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Treasury Inspector General for Tax Administration

Press Release


April 02, 2014
TIGTA - 2014-04
Contact: David Barnes
(202) 622-3062
David.barnes@tigta.treas.gov
TIGTACommunications@tigta.treas.gov

Improvements Needed To Ensure Compliance With the Qualifying Advanced Energy Project Tax Credit Requirements

WASHINGTON -- The Internal Revenue Service (IRS) needs to strengthen its processes to ensure manufacturer compliance with requirements for receiving the Qualifying Advanced Energy Project Credit (Advanced Energy Credit), according to a report publicly released today by the Treasury Inspector General for Tax Administration (TIGTA).

The American Recovery and Reinvestment Act of 2009 (the Recovery Act) established the Advanced Energy Credit to encourage development of a manufacturing base to support renewable energy industries. The Recovery Act authorized $2.3 billion in Advanced Energy Credits to be allocated to manufacturers for qualified projects.

TIGTA assessed the effectiveness of IRS efforts to ensure manufacturer compliance with Advanced Energy Credit requirements.

TIGTA found the IRS ensured that manufacturers complied with agreement and certification requirements. For those projects that did not meet the requirements, the IRS appropriately considered the credits allocated to the project as forfeited, issued forfeit letters to the manufacturers, and accounted for the $150 million in Advanced Energy Credits allocated to those projects.

However, while the IRS developed a Compliance Initiative Project that identified business taxpayers who were erroneously claiming the credit, it does not have a similar process to identify individual taxpayers who are erroneously claiming it. TIGTA identified 1,149 individual taxpayers who claimed more than $3 million in Advanced Energy Credits for Tax Year 2011 and did not appear to have a business relationship with a manufacturer that was awarded the credit.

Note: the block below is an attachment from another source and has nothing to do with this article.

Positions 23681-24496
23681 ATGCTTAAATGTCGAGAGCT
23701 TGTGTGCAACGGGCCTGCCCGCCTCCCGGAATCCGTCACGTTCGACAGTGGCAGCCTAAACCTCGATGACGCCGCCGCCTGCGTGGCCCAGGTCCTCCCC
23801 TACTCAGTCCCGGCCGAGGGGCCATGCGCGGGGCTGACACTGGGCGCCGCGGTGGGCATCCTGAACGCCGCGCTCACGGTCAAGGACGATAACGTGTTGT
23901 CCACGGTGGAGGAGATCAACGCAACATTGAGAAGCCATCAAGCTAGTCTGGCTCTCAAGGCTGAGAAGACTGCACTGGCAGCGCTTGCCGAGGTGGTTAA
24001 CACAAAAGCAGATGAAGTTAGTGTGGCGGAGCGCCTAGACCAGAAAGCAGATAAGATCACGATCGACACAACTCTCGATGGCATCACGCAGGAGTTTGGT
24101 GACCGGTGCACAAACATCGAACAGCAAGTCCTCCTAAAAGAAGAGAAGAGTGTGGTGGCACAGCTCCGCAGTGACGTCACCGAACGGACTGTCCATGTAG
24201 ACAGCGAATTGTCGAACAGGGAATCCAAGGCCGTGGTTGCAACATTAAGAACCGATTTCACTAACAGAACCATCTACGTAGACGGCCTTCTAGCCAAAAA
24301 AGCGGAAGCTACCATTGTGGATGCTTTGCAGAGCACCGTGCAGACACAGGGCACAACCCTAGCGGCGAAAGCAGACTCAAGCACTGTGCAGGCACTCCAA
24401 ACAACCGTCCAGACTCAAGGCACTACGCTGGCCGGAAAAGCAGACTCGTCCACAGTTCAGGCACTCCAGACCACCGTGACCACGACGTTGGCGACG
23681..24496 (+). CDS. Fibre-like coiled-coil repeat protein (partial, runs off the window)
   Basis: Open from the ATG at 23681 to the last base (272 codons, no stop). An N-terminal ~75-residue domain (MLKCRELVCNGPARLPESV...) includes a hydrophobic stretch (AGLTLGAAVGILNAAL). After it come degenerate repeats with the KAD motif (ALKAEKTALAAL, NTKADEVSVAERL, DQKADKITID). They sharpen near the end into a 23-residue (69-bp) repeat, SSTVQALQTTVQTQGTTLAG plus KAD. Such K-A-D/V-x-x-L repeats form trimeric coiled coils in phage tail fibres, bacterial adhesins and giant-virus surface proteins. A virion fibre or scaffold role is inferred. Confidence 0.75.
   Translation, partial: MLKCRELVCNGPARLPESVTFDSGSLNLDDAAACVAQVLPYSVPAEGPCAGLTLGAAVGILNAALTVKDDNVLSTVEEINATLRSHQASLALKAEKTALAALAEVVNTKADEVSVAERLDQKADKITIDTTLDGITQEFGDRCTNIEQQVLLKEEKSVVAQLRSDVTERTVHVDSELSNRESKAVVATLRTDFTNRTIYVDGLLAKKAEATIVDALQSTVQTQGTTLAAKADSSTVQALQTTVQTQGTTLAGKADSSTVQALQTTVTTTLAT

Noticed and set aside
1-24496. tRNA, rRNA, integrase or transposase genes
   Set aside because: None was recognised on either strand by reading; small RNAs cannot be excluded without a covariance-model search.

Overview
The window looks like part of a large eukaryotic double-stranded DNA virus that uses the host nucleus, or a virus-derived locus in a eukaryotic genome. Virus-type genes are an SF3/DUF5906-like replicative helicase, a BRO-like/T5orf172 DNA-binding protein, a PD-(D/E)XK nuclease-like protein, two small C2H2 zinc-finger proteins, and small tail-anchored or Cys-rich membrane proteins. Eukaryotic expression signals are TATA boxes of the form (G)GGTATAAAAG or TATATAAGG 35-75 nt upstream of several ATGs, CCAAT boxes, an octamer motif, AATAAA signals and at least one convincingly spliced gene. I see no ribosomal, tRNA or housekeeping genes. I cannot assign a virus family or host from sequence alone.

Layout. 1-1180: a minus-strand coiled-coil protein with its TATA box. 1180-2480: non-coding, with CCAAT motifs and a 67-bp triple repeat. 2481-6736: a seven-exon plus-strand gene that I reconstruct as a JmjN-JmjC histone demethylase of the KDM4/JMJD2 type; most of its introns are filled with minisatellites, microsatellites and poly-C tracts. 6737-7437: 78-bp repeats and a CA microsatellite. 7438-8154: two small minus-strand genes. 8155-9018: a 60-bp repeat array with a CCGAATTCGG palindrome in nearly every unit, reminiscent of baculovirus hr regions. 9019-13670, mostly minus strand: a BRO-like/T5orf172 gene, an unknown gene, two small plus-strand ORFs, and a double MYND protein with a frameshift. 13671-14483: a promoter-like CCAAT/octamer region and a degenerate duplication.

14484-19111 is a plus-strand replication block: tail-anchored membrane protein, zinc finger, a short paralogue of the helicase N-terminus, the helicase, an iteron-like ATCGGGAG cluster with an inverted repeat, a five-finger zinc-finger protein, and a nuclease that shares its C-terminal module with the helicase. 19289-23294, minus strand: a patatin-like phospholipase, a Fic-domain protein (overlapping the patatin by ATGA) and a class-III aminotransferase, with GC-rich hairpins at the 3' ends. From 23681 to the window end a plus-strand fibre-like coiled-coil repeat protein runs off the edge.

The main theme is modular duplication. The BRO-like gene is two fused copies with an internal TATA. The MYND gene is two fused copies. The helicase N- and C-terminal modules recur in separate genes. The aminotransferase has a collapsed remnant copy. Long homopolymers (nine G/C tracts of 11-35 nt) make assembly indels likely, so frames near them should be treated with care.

Finally, the IRS did not consistently evaluate project location changes to determine if the changes were significant enough to warrant credit forfeiture. Geographic diversity and regional economic development were two of the four criteria used by the Department of Energy in awarding the credits. Further, the IRS does not have procedures to verify whether manufacturers are reporting significant changes in product plans.

“Processes to identify and evaluate significant changes to projects, such as the project’s location, are essential to determine whether the manufacturer changes are significant enough to result in the forfeiture of the credit,” said J. Russell George, Treasury Inspector General for Tax Administration.

“While the IRS established processes to ensure manufacturer compliance with requirements for receiving the Advanced Energy Credit, these processes can be strengthened to ensure that only eligible manufacturers receive the credit.”

TIGTA recommended that the IRS develop processes to ensure that changes in projects are fully evaluated and that all projects are placed into service at the locations specified in the manufacturers’ agreement. In addition, the IRS should develop a process to verify that individuals claiming the Advanced Energy Credit are entitled to the credit. The IRS agreed with TIGTA’s recommendations and is planning to take appropriate action.

Read the report.

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Note: The difference between the date TIGTA issues an audit report to the Internal Revenue Service and the date TIGTA publicly releases the report is due to TIGTA's internal review process to ensure that public release is in compliance with Federal confidentiality laws.

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